Ecosystems for SME’s with Big Service Idea’s – 3rd Aston Servitization Conference

by NIck Frank on May 21, 2015

AstonIn todays connected world, we think less about products and more about solutions and outcomes. Relationship, network and ecosystems are increasingly replacing traditional transaction and supplier thinking. SME’s who see the opportunity to develop the Intermediate and Advanced services  must integrate their value proposition more deeply into their customer’s processes. This often means developing new capabilities, technologies and relationships, which can be a daunting prospect for a small and focussed business.

One such SME, MAC Solutions  has decided to embark on such a path. Their ambition was to develop solutions aimed at supporting SME businesess turn data-to-intelligence-to-profit. Their goal was to provide Asset manufacturers and Asset User’s with ‘off the shelf’ and ‘compatible tools’, that allows the creation of remote monitoring solutions infrastructure at a fraction of the cost of developing it themselves.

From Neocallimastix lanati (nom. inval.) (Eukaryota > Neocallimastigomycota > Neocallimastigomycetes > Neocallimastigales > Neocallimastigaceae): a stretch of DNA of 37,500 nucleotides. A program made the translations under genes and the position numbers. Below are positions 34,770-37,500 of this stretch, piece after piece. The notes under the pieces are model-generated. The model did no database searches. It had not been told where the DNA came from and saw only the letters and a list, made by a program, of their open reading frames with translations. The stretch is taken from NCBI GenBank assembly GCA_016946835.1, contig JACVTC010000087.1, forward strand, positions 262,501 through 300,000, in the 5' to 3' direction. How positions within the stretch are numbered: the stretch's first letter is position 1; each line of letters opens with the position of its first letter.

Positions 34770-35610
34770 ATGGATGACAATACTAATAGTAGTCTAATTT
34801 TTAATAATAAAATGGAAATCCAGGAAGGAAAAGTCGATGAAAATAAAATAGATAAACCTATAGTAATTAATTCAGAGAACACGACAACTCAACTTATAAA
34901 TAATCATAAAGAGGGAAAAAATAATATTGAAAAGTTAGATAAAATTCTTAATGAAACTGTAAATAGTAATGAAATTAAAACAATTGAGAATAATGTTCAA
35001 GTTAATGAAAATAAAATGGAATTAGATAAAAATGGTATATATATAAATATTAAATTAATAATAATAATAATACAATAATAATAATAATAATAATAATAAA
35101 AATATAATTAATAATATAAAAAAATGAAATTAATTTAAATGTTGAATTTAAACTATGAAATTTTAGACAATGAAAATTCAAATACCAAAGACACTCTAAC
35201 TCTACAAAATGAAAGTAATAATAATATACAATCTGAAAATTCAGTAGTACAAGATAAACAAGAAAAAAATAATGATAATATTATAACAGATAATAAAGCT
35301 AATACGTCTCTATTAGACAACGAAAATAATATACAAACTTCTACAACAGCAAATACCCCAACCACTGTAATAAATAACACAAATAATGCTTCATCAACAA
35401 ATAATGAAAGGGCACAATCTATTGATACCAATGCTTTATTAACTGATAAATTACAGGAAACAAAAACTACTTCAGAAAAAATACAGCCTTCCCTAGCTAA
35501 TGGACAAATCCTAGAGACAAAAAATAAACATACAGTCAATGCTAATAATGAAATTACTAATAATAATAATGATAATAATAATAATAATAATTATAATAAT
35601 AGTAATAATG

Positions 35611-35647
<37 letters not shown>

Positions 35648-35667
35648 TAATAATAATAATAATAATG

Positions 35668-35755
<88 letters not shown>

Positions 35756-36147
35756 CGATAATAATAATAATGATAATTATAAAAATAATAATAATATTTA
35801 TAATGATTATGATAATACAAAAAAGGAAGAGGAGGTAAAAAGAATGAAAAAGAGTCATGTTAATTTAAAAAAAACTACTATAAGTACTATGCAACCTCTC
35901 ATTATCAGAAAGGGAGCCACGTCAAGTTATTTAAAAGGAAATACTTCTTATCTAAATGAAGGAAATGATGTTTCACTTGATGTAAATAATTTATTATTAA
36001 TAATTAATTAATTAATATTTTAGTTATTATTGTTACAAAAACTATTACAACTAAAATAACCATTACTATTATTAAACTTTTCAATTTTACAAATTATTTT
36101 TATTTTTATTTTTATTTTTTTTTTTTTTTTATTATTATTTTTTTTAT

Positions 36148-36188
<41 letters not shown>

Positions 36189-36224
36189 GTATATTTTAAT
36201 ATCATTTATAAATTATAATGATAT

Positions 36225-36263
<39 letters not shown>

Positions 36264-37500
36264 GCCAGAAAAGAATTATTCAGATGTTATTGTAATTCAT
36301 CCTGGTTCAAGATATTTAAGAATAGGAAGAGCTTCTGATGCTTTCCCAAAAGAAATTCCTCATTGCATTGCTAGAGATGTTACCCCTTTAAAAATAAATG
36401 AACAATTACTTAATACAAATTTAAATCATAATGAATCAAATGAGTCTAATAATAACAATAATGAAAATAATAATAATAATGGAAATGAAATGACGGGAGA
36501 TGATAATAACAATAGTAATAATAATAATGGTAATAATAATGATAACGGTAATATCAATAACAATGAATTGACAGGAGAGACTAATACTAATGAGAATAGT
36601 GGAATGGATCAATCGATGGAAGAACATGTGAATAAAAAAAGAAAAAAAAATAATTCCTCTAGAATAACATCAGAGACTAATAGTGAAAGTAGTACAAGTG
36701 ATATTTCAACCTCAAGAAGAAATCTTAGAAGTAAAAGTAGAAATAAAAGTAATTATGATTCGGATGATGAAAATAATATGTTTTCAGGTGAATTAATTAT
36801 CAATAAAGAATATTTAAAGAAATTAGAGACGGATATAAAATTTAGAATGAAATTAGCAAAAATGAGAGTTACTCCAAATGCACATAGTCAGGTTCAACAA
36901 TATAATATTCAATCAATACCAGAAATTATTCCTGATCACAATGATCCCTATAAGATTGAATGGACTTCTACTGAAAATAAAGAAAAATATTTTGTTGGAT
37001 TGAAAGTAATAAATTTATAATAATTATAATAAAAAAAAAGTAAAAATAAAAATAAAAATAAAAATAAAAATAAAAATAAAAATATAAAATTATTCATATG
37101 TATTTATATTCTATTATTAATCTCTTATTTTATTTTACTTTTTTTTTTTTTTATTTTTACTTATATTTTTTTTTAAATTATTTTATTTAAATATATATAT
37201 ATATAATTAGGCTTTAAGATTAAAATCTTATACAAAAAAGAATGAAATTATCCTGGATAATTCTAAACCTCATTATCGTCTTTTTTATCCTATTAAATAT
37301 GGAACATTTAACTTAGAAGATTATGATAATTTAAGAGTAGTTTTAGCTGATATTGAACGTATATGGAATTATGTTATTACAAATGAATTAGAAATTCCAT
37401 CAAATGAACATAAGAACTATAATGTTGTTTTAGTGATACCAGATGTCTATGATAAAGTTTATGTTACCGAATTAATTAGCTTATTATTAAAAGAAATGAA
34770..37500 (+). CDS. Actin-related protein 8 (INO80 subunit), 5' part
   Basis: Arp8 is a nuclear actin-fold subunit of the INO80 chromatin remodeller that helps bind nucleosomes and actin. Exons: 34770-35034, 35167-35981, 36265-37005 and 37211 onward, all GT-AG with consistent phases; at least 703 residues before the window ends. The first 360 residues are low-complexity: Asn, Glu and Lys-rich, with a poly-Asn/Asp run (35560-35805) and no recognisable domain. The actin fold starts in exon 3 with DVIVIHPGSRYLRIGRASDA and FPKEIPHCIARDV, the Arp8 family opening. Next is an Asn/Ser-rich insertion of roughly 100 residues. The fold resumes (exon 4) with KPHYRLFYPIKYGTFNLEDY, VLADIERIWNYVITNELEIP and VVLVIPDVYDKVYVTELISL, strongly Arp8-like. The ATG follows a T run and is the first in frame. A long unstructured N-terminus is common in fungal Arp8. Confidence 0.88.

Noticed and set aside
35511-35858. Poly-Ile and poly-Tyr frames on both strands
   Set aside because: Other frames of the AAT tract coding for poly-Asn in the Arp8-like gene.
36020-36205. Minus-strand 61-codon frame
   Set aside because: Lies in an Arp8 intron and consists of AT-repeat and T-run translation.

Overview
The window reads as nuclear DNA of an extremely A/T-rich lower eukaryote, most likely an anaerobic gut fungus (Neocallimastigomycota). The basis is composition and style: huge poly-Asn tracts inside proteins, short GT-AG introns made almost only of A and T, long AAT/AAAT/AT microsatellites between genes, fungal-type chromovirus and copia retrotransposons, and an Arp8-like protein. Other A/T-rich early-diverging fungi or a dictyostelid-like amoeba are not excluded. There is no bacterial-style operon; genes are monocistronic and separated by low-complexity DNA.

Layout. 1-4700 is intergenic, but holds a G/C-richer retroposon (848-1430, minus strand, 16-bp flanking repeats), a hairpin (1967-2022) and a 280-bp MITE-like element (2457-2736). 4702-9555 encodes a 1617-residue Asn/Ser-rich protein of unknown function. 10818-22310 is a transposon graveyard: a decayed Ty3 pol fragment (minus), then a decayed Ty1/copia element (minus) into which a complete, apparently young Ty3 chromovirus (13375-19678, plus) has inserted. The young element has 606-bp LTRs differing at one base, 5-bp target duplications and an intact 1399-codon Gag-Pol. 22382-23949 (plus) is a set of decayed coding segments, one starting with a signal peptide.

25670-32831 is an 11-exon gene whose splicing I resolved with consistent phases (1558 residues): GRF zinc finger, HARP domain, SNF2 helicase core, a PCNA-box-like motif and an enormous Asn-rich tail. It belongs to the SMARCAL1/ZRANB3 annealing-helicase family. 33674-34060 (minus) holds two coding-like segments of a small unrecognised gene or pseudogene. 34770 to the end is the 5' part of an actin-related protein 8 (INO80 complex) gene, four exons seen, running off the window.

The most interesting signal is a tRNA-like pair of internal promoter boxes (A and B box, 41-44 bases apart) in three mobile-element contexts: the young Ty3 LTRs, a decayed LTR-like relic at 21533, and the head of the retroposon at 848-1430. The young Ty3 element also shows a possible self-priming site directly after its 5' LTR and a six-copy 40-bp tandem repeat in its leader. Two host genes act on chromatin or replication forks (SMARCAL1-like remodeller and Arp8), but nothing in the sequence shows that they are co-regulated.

Their challenge has been to go beyond their core competency of being a reseller of the leading supplier of industrial routers for equipment. It has meant the integration of a number of new technologies to create an end-to-end solution. They have had to work with a number of new stakeholders to combine their knowledge into an integrated system, which is flexible enough to be applied in different use cases.

To help them develop the concept to a successful implementation, Growth Stages created an Ecosystem Development Model. This model has been very useful in breaking down the complexity of ecosystem development into smaller sub-components that smaller business can follow for themselves. Similar to breaking an elephant into smaller bite size chunks.  Within the model there are 4 key activities:

  1. Analysis
  2. Building Blocks
  3. Execution
  4. Resilience

We wrote up our experiences and presented them at the 3rd Spring Servitization conference held at Aston Business School on the 19th May.

We found that whist the Ecosystem Development Model has proved to be a valuable framework, not all the elements have been used at the time of the first customer pilot. The majority of the analysis has been done in the upfront market and business research phase. However at the mid and back end of business planning and execution, there was much less reliance on formal analysis, and much more on intuition, market experience and practical testing. The experience highlights the importance of incorporating piloting into the Service Design process.
To download the paper and presentation use these links:

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